- 2014 Heinrich Pannobile - Austria, Burgenland (19.7.2020)
I struggled with this one early on. After beautiful aromatics and pleasant entry on the palate it quickly started to drift towards a bit too tart finish. Fortunately a couple of hours in a decanter helped and with some well marbled beef and roast potatoes if drank almost too well. At age six this maintains a notably dark garnet color. The nose is still a beauty: ripe dark cherry fruit, smoke and iron with hints of bouillon. Very much savory and bright. On the palate is sports a pleasantly rich mouthfeel and fine-grained tannins. More fruit-forward than the nose yet with a similarly savory and dark character. Succulent and juicy - not extremely long but finishes now in a pleasant fashion without any kind of overt sourness. Has that lip-smacking quality that I tend to look for in Austrian reds, if then with some tannic grip as well. More serious and somewhat more challenging than what I was expecting but still a thoroughly nice wine for the table.
- 2016 Paul Achs Blaufränkisch Ungerberg - Austria, Burgenland, Neusiedlersee (18.7.2020)
The deep, dark color in the glass is followed by a matching nose. The ripe blackberry fruit smells borderline sweet but still leaves room for delightful smoke, graphite, menthol and blood notes. I could do with fruit less ripe but I can’t deny that I definitely enjoy the aromatics. On the palate it is quite rich, voluminous and heady (14% ABV) for the variety but there is good underlying freshness that saves it from being an uncharismatic bruiser. It has plentiful ripe tannins that provide a wonderful grip. Despite the ripeness it feels properly dry and comes off as relatively savory, if still primary at such young age. Temperature seems to make a big difference at at room temp it does show some heat. It’s an ambitious wine, impressive even, that might well age gracefully - I won’t pretend to know really - but right now I would rather choose a less ripe and alcoholic version. No regrets here but not a rebuy for me, I think.
- 2016 Graci Etna Bianco - Italy, Sicily, Etna DOC (16.7.2020)
The nose here is singular and just wonderful: fairly ripe stone fruit, autolytic hints, some almond and really attractive spicy tones. It has this amazing sunny quality to it that I have not come across in a while (probably due to drinking mostly so called cool climate wines...). On the palate it has good volume and breadth with some oiliness yet it sports good acidity and does not come off as heavy, thanks to the moderate 12.5% ABV. I would go as far as call the mouthfeel firm. It seems quite dry and on the finish has some pleasant bitterness. I find it to be a fairly substantial, exciting white wine that both drinks well and challenges you to ponder about it.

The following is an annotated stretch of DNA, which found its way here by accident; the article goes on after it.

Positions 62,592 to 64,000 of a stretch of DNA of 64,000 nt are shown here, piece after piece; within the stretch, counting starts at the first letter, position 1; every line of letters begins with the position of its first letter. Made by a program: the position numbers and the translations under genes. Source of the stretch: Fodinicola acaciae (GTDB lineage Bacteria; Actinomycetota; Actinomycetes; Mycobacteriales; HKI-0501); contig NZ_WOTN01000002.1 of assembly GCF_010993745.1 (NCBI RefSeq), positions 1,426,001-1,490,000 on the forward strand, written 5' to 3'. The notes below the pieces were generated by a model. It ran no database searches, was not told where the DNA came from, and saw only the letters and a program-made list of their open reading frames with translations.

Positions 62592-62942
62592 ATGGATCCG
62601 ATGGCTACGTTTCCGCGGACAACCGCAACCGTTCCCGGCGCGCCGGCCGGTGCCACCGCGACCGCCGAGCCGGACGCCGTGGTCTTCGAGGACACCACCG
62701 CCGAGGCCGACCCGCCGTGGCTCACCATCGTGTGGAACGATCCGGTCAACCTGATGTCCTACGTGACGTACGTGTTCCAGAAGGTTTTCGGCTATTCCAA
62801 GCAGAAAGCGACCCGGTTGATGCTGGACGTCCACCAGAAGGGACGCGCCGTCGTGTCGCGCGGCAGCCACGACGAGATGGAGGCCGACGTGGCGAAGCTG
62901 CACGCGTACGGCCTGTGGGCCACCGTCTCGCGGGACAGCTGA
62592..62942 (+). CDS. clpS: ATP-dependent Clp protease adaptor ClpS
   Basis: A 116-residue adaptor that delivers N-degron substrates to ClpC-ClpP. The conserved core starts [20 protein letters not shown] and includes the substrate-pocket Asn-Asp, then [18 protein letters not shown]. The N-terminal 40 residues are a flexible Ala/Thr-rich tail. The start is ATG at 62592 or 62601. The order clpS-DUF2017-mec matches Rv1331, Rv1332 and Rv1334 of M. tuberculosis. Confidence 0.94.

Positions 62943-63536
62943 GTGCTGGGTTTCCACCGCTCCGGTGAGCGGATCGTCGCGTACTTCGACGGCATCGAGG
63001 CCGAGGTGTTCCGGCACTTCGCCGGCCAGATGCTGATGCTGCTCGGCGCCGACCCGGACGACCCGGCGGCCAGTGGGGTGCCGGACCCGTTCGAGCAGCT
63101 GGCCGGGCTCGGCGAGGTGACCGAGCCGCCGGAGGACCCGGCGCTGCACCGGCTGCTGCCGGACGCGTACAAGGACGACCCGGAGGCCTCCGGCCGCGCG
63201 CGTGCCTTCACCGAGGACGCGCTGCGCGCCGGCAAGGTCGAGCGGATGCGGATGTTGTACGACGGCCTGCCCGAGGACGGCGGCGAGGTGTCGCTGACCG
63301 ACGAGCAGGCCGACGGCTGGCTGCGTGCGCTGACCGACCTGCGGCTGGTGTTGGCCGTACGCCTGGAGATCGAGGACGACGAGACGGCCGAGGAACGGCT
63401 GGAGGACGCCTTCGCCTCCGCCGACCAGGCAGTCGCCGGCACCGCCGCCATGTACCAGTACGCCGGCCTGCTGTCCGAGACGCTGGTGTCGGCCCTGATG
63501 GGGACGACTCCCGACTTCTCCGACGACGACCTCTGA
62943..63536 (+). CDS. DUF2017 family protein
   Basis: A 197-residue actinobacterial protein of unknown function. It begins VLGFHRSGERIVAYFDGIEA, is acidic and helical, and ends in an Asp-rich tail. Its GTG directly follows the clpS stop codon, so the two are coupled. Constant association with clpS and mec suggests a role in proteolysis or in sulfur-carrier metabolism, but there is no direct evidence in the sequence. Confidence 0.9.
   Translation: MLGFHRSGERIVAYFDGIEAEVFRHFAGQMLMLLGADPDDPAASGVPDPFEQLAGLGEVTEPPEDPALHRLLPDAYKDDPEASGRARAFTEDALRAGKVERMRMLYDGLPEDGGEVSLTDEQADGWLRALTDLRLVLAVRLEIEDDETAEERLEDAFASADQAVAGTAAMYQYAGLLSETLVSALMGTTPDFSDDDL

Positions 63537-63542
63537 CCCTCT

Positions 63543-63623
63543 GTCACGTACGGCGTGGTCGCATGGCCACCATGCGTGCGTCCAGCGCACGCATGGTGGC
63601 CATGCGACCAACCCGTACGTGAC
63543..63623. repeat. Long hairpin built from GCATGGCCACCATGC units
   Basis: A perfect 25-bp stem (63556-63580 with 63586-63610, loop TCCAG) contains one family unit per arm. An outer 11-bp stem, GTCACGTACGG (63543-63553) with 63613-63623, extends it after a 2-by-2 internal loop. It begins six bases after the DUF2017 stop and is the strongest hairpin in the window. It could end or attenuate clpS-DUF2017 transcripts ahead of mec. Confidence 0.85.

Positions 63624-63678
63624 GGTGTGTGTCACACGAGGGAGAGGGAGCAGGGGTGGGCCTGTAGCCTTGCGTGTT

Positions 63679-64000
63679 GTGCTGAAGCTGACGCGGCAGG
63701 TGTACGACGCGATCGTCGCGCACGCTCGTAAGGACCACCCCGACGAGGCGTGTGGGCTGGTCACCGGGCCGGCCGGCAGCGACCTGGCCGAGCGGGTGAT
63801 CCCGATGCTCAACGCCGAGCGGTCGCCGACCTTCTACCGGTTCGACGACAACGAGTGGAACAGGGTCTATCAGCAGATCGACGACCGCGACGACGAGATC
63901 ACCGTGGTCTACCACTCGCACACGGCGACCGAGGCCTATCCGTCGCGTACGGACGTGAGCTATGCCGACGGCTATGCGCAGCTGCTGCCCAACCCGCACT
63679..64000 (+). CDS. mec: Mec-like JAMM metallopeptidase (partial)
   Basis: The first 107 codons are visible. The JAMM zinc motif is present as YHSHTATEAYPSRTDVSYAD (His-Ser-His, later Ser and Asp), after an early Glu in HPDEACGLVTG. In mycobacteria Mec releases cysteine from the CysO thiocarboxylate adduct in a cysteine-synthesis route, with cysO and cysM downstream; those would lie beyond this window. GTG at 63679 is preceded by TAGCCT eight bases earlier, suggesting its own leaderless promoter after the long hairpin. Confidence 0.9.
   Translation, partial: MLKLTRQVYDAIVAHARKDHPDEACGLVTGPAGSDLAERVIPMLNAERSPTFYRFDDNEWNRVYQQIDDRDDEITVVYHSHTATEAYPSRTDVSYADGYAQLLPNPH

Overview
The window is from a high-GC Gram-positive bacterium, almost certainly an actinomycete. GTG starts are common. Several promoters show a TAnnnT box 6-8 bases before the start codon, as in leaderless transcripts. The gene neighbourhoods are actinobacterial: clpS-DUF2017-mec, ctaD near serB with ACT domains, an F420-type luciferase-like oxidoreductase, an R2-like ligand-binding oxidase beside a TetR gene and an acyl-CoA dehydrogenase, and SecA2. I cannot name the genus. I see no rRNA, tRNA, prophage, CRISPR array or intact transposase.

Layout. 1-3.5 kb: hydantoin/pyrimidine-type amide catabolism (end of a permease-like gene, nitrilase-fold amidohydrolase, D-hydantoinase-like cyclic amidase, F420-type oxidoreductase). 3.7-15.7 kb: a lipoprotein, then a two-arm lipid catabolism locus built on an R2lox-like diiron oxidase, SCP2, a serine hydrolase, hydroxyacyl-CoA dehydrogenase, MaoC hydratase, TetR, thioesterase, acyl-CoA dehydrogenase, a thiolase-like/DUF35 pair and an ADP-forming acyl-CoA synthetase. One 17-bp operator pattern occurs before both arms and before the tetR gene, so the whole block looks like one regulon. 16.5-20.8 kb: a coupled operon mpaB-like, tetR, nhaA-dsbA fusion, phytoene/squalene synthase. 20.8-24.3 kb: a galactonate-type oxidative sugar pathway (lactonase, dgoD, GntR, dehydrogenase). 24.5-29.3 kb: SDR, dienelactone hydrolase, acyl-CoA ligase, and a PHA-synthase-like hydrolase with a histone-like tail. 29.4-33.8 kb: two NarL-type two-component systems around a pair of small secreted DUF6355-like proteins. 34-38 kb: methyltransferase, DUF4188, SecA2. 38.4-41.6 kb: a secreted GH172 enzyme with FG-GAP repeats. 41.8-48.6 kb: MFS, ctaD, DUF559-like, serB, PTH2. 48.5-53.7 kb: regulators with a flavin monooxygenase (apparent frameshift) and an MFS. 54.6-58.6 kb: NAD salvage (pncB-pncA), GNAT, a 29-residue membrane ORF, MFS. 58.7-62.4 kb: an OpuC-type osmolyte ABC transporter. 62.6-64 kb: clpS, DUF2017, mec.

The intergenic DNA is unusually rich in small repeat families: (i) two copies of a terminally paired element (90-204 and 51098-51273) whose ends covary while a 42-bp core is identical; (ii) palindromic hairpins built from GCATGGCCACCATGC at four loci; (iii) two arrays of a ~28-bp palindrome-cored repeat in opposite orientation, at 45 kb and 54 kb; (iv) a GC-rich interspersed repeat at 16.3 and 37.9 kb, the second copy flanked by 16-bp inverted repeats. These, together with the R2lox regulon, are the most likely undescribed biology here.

- 2018 Wittmann Westhofener Silvaner trocken - Germany, Rheinhessen (29.6.2020)
The nose is bright and crisp with notes of peach, chalk, iodine and herbs, excelling in purity and freshness. On the palate this is a middleweight with good concentration and firm feel. It sports relatively high ripeness but has more than enough acidity to balance things out. It is immensely drinkable and pleasurable if then not a wine of great depth or complexity. A solid QPR without a doubt.
- 2011 Domaine Huet Vouvray Sec Le Mont - France, Loire Valley, Touraine, Vouvray (14.6.2020)
The color is pretty damn deep yellow. I first found the nose only muted but one hour later it is completely dominated by geosmin, this extremely dull, overbearing vegetal smell. On the edges there is some of the apricot one would hope to find but it does little to save the nose. On the palate I find the wine to be surprisingly ”fine”. It is very ripe with a seemingly sweet edge and luscious mouthfeel. It does not lack acid but the ripeness together with highish alcohol means that this is not the ethereal beauty the producer’s sweeter styled wines often are. It pairs impeccably with oven baked salmon but on its own it is rather boring, of course partly due to the nose which is mostly to be avoided. Oh well, even the best of us can’t get it right all the time.
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Tasting notes, varietals, grapes - anything related to wine
1 post • Page 1 of 1
Variety is the spice of life they say, so below notes on a few bottles I probably would not have bought were my philosophy to only buy by the case. Nothing too obscure really, unlike my recent first Slovakian wine purchase which is yet to be opened. The Huet I found worrisome - being that my experience does not seem to be unique I am not sure what to think of Huet Secs in general right now. Not the end of the world though, I am more of demi sec guy any way.
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